6 tips for eliminating dangerously old devices

  • Outdated computers and equipment can compromise security, network performance, and power consumption.

  • Discover 6 tips to help you update your network for a more efficient, reliable, secure IT ecosystem.

There is little room for sentimental attachment in enterprise computing. Outdated computers and networking equipment can be dangerous security risks and a significant drag on everything from networking performance to power consumption.

Eliminating legacy and rogue devices can significantly improve the health of the network and eliminate potentially costly liabilities. Identifying the ways that old systems may be dragging you down can be overwhelming, but the following six tips will help get you on your way to a more efficient, reliable, cost-effective IT ecosystem.

1. Plug the (power) drain.

The move to solid-state disks (SSDs) is a common power-saving motivation to upgrade aging systems, but there are more substantial gains to be realized from modern systems with power-gating capabilities that substantially reduce the amount of power chips required while idling.

2. Purge defunct operating systems.

Transition plans for any end-of-life operating systems should be high on the enterprise IT agenda.

3. Don’t be so sure XP is gone.

Even after you have ferreted out and purged all of the Windows XP laptops and desktops from your environment, you still have to look for headless XP machines. These systems are running lightweight file servers and automated compilers for development teams, as well as other ad hoc server-like jobs. Network audits are often necessary to sniff out these dangerously unsupported machines.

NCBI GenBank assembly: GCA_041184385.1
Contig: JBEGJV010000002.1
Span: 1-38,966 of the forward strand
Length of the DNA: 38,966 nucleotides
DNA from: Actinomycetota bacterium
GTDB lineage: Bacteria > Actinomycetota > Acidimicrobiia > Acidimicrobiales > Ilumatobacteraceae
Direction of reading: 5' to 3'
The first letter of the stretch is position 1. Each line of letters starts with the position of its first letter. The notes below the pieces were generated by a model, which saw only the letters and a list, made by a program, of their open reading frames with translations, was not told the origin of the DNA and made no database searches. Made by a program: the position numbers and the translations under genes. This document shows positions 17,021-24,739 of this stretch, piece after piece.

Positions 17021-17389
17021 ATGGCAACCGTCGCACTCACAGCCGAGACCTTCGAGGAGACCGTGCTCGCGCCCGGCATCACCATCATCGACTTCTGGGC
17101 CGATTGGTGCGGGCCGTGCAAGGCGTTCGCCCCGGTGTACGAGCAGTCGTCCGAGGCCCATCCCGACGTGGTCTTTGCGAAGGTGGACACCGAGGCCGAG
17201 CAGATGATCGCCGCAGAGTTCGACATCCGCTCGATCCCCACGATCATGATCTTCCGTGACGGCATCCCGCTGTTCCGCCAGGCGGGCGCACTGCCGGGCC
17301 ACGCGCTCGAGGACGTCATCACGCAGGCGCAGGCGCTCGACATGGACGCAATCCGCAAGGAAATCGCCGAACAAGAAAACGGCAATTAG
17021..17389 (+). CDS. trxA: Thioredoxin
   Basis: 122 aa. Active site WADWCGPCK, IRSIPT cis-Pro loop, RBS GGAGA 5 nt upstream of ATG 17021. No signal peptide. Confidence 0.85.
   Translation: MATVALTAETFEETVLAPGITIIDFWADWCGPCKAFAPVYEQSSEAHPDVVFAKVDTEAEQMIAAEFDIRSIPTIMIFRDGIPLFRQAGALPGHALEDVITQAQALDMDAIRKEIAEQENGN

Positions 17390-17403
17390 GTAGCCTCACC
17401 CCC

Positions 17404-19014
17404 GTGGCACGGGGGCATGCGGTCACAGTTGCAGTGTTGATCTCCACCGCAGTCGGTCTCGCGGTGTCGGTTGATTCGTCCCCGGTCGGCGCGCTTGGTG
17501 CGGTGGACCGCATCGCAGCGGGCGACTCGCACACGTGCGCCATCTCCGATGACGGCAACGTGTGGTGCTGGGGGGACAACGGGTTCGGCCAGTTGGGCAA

4. Check for out-of-date apps. 

Out-of-date apps are just as vulnerable as unsupported operating systems. Legacy enterprise software is a growing source of security vulnerability. Common desktop application layers such as Web browsers, Acrobat Reader, Flash, and Java remain a constant vector for attack and require continual updates. Any computer that can’t handle the latest versions of these application layers should be retired.

5. Don’t trust printers.

An obsolete print server has all of the same power-hogging, vulnerability-opening liabilities of an aged file, database, or application server. An out-of-date printer itself can be a security risk. Printer firmware can be hacked, meaning that printers, too, must be monitored for updates and potentially retired for security reasons.

6. Modernize Wi-Fi access points.

When Wi-Fi access points continue to allow devices on the older 802.11g and 802.11b protocols, it can significantly reduce overall throughput for the entire local network. And access points configured long ago may still be using the compromised TKIP encryption standard. It’s easy to forget about “invisible” network infrastructure, but upgrading Wi-Fi gear to modern standards is just as important as modernizing any other network layer.

These six tips will help your company identify and update systems that would otherwise bring it down (literally), but they may not be enough. If your organization is overloaded with devices so old that the serial numbers are caked in dust, don’t panic. The U.S. Computer Emergency Readiness Team’s guide to legacy system risk assessment is an excellent resource, as is an on-site risk assessment from a trusted network security consultant.

Jason Compton Writer About Jason